- chemical energy, from a redox reaction based on minerals in the case of chemotropic bacteria: many of them are important in terms of water treatment, particularly:
- nitrifiers: those belonging to the Nitrosomonas genus, which oxidise ammonium into nitrites, those belonging to the Nitrobacter genus, which transform nitrites into nitrates;
- certain iron and/or manganese bacteria, which oxidise ferrous and manganous ions into manganic and ferric oxides/hydroxides;
- sulphur-oxidising bacteria (also known as sulphur bacteria) which oxidise reduced forms of sulphur (particularly H2S) into colloidal sulphur (the Beggiatoa-Thiothrix group) or into sulphuric acid (the Thiobacillus group).
These bacteria are generally aerobic, apart from a few exceptions which live in anaerobic environments (certain acetogenic and methanogenic bacteria involved in methanisation, for example).
Heterotrophic beings can only feed off organic material that has already been built up (by autotrophes or other heterotrophes, hence the food chain concept).
During catabolism, this substrate is broken into simpler molecules which are then oxidised to supply the energy required for anabolism: the two phenomena are therefore closely linked and entail coupled oxidation-reduction reactions; the organic substrate is used both as a source of energy in catabolism and as a supply of cell components in anabolism.
Heterotrophic organisms include all non-chlorophyllian beings: bacteria (except chemotropic bacteria), fungi, and animals. The end of this sub-chapter will mainly be devoted to bacteria.
The enzymes required for metabolism can be either inside the cell, or excreted into the outside environment in order to cut up molecules that are too long so they can be disseminated through the cell wall.
Depending on the type of respiration or fermentation carried out (see above), the hydrogen acceptor required for catabolism’s oxidation reactions is either free oxygen in an aerobic medium (for example: the bacteria in activated sludge), or, in an anoxic medium, the bonded oxygen in mineral compounds such as sulphates (reduced in terms of H2S and sulphides by sulphate-reducing bacteria) or nitrates (reduced in terms of diatomic nitrogen by denitrifying bacteria), or an organic compound in an anaerobic environment (for example: methanisation bacteria).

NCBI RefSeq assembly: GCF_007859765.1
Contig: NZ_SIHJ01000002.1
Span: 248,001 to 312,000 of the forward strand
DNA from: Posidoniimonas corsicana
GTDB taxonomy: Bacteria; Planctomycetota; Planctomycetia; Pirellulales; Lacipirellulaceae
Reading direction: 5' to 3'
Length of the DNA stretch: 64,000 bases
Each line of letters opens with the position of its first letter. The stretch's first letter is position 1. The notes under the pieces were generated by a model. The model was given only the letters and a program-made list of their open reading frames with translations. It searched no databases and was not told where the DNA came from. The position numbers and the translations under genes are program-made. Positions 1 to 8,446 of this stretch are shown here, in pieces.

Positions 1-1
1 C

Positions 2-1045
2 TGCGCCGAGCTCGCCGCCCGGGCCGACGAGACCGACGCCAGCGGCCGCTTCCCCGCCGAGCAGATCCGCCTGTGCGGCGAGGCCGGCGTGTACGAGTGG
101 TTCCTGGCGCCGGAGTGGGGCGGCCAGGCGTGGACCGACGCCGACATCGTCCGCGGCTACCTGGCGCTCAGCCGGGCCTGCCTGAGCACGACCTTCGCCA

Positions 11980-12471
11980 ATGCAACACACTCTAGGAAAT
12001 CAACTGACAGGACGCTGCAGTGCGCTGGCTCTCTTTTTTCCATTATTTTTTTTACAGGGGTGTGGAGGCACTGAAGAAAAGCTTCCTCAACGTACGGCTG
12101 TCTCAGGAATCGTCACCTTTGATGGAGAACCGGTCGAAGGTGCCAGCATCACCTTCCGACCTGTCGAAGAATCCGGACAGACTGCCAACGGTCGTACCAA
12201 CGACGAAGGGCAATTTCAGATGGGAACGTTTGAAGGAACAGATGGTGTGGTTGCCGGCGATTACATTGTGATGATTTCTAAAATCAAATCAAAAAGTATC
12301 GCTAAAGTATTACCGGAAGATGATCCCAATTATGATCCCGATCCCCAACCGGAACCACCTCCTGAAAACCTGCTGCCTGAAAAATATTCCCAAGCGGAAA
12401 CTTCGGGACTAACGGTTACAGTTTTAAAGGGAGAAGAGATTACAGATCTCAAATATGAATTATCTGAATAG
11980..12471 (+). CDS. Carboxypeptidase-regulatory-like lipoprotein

The ultimate reaction products are normally CO2 and H2O when working in the aerobic phase, and CO2 and CH4 when working in the anaerobic phase. Inbetween aerobic and anaerobic bacteria strictly speaking, there are semi-anaerobic bacteria: their catabolism depends on the medium’s physical and chemical conditions.
We shall see the application of these various concepts in Chapter what water should we treat ? and why ? (nitrogen and sulphur cycles) and in the chapters dealing with biological treatments for drinking water and municipal and industrial effluent. For example, these enable an understanding of why the heterotrophic bacteria in a denitrification treatment require an organic nutrient, although none is required for the autotrophic bacteria involved in nitrification; in the first case, nitrates supply the oxygen used in respiration, while in the second case, NH4 oxidation (by oxygen supplied from outside) provides the energy required for the chemosynthesis of essential metabolites.